Covid-19 has killed over 3M people and infected more than 140M others globally. Here are the latest coronavirus-related developments for April 17:
Saturday, April 17
Libya launches public vaccination drive
Libya has launched its coronavirus vaccination campaign for the general population in Tripoli, with the elderly and healthcare workers given priority in the conflict-hit North African nation.
Those over 70 would get the AstraZeneca jab while the Russian Sputnik V vaccine would be administered to medical personnel and those aged 50-60, the National Centre for Disease Control said.
Libya has so far received 400,000 doses, including 200,000 Sputnik V shots, 57,600 AstraZeneca jabs and 150,000 from Turkey thought to be China's Sinovac.
Although rich in oil, the economy has been hit hard and the situation was further compounded by the pandemic with nearly 1,000 cases registered per day in recent weeks.
Since the pandemic emerged last year, there have been 171,131 confirmed Covid cases in Libya, including 2,882 deaths, out of a population of seven million, officials say.
Zimbabwe frees some inmates to reduce virus risk in jails
Zimbabwe has begun releasing about 3,000 prisoners under a presidential amnesty aimed at easing congestion to reduce the threat of Covid-19 in the country’s overcrowded jails.
About 400 prisoners were released from Chikurubi prison and other jails in the capital, Harare, on Saturday with more coming from other prisons countrywide.
Zimbabwe’s prisons have a capacity of 17,000 prisoners but held about 22,000 before the amnesty declared by President Emmerson Mnangagwa.
Those to be released had been convicted of non-violent crimes. Those convicted of crimes such as murder, treason, human trafficking, and sexual offences will not benefit.
The amnesty “will go a long way” to reduce expenditure and the threat of the spread of the virus in prisons, said Alvord Gapare, the commander for prisons in Harare.
He said prisons in the capital had recorded 173 confirmed infections and one death.
Zimbabwe has recorded 37,534 cases of Covid-19, including 1,551 deaths by Apr. 17, according to the Africa Centers for Disease Control and Prevention.
Turkey reports over 62,500 new cases
Turkey has reported 62,606 new coronavirus cases, including 2,973 symptomatic patients, according to the Health Ministry data.
Turkey’s overall case tally is now over 4.21 million, while the nationwide death toll reached 35,608, with 288 new fatalities.
As many as 52,184 more patients won the battle against the virus, bringing the total number of recoveries to over 3.6 4 million.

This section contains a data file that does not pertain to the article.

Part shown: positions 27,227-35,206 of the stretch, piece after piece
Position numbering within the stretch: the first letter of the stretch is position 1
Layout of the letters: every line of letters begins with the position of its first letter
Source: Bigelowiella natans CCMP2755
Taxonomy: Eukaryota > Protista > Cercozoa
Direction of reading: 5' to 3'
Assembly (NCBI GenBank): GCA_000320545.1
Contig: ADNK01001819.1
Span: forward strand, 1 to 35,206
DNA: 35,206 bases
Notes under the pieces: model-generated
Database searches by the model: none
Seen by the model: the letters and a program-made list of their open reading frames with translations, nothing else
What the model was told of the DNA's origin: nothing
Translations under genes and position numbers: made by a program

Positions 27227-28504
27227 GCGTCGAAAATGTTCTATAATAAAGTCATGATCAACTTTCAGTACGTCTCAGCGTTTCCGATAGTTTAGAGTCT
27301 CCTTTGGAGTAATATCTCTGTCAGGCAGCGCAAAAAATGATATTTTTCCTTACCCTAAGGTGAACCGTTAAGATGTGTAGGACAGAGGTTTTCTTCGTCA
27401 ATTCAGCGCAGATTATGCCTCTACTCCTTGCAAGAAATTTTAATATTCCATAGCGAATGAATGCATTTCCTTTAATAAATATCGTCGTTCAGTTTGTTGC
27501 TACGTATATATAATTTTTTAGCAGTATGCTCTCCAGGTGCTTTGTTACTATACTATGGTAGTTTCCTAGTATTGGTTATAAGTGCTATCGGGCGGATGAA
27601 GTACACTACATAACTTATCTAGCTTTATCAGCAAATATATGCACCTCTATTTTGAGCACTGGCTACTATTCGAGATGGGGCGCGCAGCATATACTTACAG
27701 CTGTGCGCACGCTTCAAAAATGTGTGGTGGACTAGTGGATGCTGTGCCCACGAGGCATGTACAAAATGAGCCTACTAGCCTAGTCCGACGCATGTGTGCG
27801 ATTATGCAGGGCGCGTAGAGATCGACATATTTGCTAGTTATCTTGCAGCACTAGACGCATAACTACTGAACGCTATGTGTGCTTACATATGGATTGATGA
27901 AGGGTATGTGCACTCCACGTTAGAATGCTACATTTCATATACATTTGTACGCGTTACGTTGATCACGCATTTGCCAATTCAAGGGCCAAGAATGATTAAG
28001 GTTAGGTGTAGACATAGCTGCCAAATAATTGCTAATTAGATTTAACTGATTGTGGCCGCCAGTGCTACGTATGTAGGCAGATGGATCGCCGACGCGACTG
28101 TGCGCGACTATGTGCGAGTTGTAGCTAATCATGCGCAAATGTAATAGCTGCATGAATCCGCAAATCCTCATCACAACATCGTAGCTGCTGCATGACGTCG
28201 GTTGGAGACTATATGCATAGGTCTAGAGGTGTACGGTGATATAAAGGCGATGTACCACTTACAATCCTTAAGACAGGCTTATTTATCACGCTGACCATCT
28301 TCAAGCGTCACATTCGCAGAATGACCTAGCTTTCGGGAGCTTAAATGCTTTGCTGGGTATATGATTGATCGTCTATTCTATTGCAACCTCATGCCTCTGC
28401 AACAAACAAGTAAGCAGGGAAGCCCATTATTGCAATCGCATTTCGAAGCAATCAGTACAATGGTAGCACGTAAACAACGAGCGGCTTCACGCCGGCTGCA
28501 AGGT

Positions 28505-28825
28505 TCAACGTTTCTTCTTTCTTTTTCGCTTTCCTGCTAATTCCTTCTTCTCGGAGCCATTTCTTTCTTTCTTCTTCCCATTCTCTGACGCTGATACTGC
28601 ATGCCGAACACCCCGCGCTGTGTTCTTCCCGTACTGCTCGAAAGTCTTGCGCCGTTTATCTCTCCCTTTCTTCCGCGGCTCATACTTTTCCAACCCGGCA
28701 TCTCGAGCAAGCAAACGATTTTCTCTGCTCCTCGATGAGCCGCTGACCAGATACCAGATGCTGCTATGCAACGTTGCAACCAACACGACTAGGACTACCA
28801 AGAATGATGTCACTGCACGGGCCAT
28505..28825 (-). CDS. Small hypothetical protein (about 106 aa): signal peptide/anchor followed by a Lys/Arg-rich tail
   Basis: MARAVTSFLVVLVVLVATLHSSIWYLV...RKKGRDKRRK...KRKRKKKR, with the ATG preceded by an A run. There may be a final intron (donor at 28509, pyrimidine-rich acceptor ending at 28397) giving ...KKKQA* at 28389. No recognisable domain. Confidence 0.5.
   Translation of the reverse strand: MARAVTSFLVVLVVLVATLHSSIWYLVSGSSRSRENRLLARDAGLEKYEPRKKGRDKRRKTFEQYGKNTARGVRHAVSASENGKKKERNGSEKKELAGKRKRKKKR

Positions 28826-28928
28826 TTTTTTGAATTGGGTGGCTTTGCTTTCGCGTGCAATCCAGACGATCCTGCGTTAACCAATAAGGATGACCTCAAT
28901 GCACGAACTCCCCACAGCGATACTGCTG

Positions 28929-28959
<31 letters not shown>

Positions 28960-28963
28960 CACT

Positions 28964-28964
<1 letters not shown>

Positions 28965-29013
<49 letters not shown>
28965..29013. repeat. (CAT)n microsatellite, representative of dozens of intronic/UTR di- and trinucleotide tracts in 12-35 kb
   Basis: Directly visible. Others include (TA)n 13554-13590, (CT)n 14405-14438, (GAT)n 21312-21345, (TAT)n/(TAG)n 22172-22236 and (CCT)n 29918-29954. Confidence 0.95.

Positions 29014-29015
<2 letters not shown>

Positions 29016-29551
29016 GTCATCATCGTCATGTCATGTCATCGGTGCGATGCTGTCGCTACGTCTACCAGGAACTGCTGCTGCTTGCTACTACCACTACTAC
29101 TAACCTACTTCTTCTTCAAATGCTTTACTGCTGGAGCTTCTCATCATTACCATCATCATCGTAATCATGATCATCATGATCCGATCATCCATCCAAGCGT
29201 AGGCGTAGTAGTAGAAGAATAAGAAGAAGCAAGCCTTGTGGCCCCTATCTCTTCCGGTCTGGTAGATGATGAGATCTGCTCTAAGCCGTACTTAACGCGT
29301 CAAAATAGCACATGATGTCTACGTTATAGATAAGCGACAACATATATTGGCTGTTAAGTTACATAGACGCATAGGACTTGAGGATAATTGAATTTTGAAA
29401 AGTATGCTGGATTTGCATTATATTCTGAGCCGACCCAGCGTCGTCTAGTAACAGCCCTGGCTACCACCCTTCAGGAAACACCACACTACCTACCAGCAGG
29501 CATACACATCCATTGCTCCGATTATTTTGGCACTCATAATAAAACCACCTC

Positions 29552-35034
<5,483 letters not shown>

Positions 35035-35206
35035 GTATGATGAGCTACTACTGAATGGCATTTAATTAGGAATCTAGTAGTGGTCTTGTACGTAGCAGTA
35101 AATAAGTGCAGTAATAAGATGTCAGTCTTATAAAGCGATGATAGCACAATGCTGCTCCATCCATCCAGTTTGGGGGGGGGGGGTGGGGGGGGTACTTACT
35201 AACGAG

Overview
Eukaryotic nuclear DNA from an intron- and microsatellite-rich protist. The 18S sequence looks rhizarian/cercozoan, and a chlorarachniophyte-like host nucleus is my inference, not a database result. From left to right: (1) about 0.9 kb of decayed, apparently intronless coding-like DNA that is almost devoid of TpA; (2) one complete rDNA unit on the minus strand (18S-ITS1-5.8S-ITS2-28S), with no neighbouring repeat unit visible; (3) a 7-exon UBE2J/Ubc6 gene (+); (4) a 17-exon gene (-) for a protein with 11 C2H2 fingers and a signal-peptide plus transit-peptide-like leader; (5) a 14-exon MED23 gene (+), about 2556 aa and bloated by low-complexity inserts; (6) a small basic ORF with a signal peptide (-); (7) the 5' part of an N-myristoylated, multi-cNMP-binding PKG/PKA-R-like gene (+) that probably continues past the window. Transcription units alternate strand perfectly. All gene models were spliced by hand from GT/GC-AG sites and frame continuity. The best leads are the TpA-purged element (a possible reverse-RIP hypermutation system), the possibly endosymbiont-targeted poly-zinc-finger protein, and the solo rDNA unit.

Nearly 43.5 million coronavirus tests have been conducted in Turkey to date, with 319,316 done since Friday.
Italy reports 310 new deaths , 15,370 cases
Italy has reported 310 coronavirus-related deaths against 429 the day before, the health ministry said, while the daily tally of new infections edged down to 15,370 from 15,943.
Italy has registered 116,676 deaths linked to Covid-19 since its outbreak emerged in February last year, the second-highest toll in Europe after Britain and the seventh-highest in the world. The country has reported 3.857 million cases to date.
Patients in hospital with Covid-19 - not including those in intensive care - stood at 24,100 on Satur day, down from 24,743 a day earlier.
There were 163 new admissions to intensive care units, down from 199 on Friday. The total number of intensive care patients declined to 3,340 from a previous 3,366.
Some 331,734 tests for Covid-19 were carried out in the past day, compared with a previous 327,704, the health ministry said.
France reports daily decline in patients in intensive care
The number of coronavirus patients in intensive care units in France has fallen, the health ministry said.
Health ministry data showed that 5,877 people were in intensive care units with Covid-19 on Saturday, 37 fewer than on Friday.
France has imposed a nationwide lockdown this month to try to stem its third wave of infections.
Dubai expands vaccine eligibility in certain cases
The Dubai Health Authority said it was allowing women who are breastfeeding and those planning on conceiving to take the Pfizer-BioNTech vaccine, according to the Dubai Media Office.
In a Twitter post, the media office said this was in line with the latest international studies and guidelines on coronavirus vaccines.
It also said the DHA was cutting the time frame of vaccine eligibility for those who have previously contracted the virus to 10 days from three months, provided the case was mild or asymptomatic.
Canadian province of Ontario strengthens lockdown
Canada's most populous province, Ontario, has extended its lockdown and implemented stricter measures to fight the virus, closing domestic borders and barring unnecessary travel, its leader said.
The province of 14 million people registered 4,812 new cases – a record high – and 25 deaths on Friday, according to health officials.
"The pace of our vaccine supply has not kept up with the spread of the new Covid variants," Ontario Premier Doug Ford told reporters.
Remote cheating leads to 'corona degrees' in Greece